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This letter was scanned with permission and gratitude from the collection of Christine WRIGHT of Gilford Castle and transcribed by myself.
As much as possible, the idiosyncratic punctuation style was preserved in the following transcription.

Sharon Oddie Brown: May 30, 2005

9 Gracechurch St.,
25  Septr 1914 

My dear Mary [1] ,

Yesterday we heard from a gentleman who had seen Julius [2] at St. Nazaire he said Julius had a bullet wound in the leg, it does not look so bad.

Today I received the following Telegram from him[?] viz:-


“Arrive Waterloo today cannot say time, being sent Millbank Hospital for a few days”

I shall try and meet him either at the Station or the Hospital.

Since Julius and Pat [3] got knocked over both their Battalions have had some casualties among the officers which they could hardly afford. Referring to what Jim Hearty [4] says, neither Julius nor Pat will escape further fighting – They will have to rejoin as soon as they can pass the Senior Medical Officer, however we can all be thankful they have escaped so lightly hitherto.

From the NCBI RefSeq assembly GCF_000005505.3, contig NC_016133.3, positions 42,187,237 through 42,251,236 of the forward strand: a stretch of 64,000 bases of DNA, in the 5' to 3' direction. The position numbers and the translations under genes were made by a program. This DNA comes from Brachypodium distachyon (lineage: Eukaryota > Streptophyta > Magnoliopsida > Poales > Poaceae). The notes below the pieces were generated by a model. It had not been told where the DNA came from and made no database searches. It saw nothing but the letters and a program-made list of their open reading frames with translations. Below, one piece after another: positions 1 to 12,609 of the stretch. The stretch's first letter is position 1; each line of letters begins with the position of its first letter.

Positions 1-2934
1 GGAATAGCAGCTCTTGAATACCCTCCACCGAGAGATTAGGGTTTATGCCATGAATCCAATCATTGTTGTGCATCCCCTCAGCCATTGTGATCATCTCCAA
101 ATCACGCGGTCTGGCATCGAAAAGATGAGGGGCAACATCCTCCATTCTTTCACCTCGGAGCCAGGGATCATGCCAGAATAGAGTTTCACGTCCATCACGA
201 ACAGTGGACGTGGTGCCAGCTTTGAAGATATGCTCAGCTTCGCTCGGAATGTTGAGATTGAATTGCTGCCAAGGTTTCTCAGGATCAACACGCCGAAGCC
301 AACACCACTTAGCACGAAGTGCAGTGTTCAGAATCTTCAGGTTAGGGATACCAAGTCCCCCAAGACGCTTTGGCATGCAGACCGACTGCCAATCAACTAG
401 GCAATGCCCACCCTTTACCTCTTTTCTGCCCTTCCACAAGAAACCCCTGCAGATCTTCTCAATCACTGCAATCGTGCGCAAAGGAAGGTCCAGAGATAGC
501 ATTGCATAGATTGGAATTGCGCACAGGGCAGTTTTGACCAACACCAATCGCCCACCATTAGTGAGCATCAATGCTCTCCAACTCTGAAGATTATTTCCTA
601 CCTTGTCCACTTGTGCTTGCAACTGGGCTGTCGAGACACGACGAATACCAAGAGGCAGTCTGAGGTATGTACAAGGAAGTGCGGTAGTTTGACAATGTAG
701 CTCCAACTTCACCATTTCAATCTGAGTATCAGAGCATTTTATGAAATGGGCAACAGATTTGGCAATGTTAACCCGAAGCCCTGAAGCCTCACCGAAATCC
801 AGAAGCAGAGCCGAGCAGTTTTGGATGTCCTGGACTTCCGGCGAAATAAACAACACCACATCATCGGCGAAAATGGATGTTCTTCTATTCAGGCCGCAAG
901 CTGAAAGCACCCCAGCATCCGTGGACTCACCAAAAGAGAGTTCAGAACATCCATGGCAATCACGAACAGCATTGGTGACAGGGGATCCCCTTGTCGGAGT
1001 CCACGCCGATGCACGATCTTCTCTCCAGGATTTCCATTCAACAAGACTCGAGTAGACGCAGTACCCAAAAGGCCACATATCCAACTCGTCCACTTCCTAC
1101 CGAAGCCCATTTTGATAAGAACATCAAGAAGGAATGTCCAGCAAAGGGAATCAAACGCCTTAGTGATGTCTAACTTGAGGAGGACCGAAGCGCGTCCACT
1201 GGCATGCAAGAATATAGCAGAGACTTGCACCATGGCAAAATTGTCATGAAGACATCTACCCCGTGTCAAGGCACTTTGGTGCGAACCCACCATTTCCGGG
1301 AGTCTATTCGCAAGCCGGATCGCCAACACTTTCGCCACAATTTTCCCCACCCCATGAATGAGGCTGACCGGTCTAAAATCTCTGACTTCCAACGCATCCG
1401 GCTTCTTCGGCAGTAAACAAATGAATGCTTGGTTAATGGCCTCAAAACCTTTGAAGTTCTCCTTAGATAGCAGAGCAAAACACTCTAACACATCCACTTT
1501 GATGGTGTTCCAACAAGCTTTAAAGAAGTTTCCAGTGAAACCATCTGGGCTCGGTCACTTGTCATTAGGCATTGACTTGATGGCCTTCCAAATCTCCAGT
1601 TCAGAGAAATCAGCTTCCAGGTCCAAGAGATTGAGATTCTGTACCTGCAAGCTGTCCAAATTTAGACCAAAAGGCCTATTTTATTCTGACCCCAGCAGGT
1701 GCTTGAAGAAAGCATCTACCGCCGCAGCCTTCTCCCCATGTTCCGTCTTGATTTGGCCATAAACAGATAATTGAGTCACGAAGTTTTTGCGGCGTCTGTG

Minnie and Pat are at Frinton [5] they will be surprised to hear of Julius turning up so soon.

I think Minnie [6] will come home even if she has to return to Frinton again.

My love to all

Your affectionate brother,

Tom [7] .

[1] Mary GRIFFIN (1844-1921), sister of Sir Thomas resident at Urker, Crossmaglen.

[2] This is Sir Thomas’s second son, George Julius JACKSON.(1883-1956). In a subsequent letter, 20Dec1915 mention is made of a further surgery to correct the problem.

[3] “Pat” is the nickname of the youngest son of Sir Thomas, Claude Stewart JACKSON ( 1892-1917). He died in action at Ypres.

[4] Jim HEARTY is likely a neighbour of Mary GRIFFIN. My guess is that he lived at the Townland of Cregganbane. (see http://www.pdevlinz.btinternet.co.uk/timelinecregganbane.htm )

[5] Frinton is in Essex. I am unsure about who might have lived there.

[6] Amelia Lydia JACKSON (née DARE), wife of Sir Thomas

[7] Sir Thomas JACKSON (1841-1915)


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